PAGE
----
Pennsylvania Committee Finds Student Academic Freedom Rights Not Protected, Recommends Changes in Un · 15 November 2006

By Press Release--SAF

For Immediate Release
November 15, 2006
Contact: Sara Dogan


A Select Committee of the Pennsylvania House of Representatives has found that students' academic freedom rights are not protected in the 17 public colleges and universities in the state. In a report published on November 14, the Select Committee on Academic Freedom of the Pennsylvania House published its findings after ten months of hearings and "determined that a significant number of institutions had adopted faculty academic freedom policies, but not student academic freedom policies." 

The Committee was created by House Resolution 177 sponsored by Representative Gib Armstrong in 2005. It called for hearings to "...examine, study, and inform the House of Representatives on matters relating to the academic atmosphere and the degree to which faculty have the opportunity to instruct and students have the opportunity to learn in an environment conducive to the pursuit of knowledge and truth and the expression of independent thought at State-related and State-owned colleges, universities, and community colleges..." 

David Horowitz, author of the Academic Bill of Rights and sponsor of a nationwide campaign for academic freedom, hailed the report as a "major victory in the battle for student rights." Said Horowitz: "We have been trying to draw attention to this deficiency in university policies for three years. Now our pleas have been heard." 

To remedy the present situation the Pennsylvania Committee has recommended that "Public institutions of higher education within the Commonwealth should be required to review existing academic freedom policies and procedures and establish a student-specific academic freedom policy that includes student rights and a detailed grievance procedure is readily-available."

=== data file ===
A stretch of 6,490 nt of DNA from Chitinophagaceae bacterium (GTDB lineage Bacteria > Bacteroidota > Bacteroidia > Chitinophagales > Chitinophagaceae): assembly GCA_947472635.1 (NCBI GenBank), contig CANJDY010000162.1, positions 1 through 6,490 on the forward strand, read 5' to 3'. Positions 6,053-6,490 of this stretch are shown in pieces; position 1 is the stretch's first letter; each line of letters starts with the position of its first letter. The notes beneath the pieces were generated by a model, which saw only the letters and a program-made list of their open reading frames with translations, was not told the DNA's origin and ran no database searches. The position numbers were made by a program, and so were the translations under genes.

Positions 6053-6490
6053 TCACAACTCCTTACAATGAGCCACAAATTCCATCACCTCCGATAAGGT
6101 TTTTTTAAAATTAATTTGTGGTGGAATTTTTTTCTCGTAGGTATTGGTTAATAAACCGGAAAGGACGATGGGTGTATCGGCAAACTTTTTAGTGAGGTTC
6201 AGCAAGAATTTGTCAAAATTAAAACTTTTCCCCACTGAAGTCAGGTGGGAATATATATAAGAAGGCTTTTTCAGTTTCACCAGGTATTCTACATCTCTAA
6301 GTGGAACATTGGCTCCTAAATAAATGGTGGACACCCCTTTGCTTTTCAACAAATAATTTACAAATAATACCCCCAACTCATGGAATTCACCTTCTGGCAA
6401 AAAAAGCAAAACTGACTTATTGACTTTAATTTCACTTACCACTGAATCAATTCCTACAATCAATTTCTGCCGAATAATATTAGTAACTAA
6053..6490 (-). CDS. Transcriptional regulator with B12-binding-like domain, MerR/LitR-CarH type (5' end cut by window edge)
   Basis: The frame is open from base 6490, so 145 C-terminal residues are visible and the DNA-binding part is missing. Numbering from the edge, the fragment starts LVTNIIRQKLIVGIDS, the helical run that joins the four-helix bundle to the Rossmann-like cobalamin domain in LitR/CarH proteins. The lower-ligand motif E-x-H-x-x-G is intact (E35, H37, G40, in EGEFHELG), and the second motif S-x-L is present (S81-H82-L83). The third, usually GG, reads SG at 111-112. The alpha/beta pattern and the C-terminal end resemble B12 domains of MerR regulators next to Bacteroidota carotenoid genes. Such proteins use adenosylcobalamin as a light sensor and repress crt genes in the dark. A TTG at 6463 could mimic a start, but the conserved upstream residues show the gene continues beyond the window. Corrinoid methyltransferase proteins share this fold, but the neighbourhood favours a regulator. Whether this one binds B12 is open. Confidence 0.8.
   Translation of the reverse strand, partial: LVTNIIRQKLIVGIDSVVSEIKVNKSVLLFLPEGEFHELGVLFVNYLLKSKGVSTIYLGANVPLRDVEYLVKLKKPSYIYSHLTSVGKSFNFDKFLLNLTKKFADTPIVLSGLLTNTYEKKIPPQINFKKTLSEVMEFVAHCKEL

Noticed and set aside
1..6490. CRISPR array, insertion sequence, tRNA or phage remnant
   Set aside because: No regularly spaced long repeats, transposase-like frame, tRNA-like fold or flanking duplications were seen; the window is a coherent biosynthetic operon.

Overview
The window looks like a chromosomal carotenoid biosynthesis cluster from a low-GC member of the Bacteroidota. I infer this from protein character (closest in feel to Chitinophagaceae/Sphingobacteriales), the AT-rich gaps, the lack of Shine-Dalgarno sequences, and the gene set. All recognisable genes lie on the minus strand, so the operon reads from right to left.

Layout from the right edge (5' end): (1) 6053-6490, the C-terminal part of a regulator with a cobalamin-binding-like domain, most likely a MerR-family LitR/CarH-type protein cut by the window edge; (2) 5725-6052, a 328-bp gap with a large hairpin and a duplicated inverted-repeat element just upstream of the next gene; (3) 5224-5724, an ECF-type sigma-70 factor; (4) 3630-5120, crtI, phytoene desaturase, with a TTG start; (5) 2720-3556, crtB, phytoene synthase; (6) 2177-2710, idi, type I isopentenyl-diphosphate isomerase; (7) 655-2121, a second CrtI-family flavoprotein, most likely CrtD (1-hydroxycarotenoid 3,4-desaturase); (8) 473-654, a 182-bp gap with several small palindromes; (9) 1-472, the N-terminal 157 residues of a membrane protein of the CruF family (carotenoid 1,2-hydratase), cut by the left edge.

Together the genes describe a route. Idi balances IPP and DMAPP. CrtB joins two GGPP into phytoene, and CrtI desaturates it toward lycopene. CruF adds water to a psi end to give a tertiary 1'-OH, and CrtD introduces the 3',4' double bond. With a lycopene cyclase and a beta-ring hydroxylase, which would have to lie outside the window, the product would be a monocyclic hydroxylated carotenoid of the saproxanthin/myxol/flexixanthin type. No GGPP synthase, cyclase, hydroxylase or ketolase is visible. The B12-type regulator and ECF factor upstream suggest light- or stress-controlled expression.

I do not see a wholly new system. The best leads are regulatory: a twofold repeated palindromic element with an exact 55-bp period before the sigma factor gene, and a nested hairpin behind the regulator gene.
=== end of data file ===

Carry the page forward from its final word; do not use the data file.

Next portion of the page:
The Committee further recommends that grievance machinery should be provided to students which allows them to file complaints with university officials other than faculty, a measure which Horowitz called "essential" because of students' fear of faculty reprisals. 

The Committee also called on "all public institutions of higher education" to maintain records of the complaints and provide students with evaluation forms regarding the "status of academic freedom," and to make students aware of the availability of academic freedom policies and grievance procedures during student orientation when they are also informed of non-discrimination policies on the basis of gender and race. 

Finally, the Committee instructed all public universities to create an "Office of Academic Standards and Intellectual Diversity to establish clear standards of appropriate academic discourse in curricular matters and classroom discourse" and "to strengthen academic freedom on their campuses." 

Sara Dogan, National Campus Director of Students for Academic Freedom called these recommendations, "the most important advance in academic freedom since the classic statements by the American Association of University professors almost forty years ago."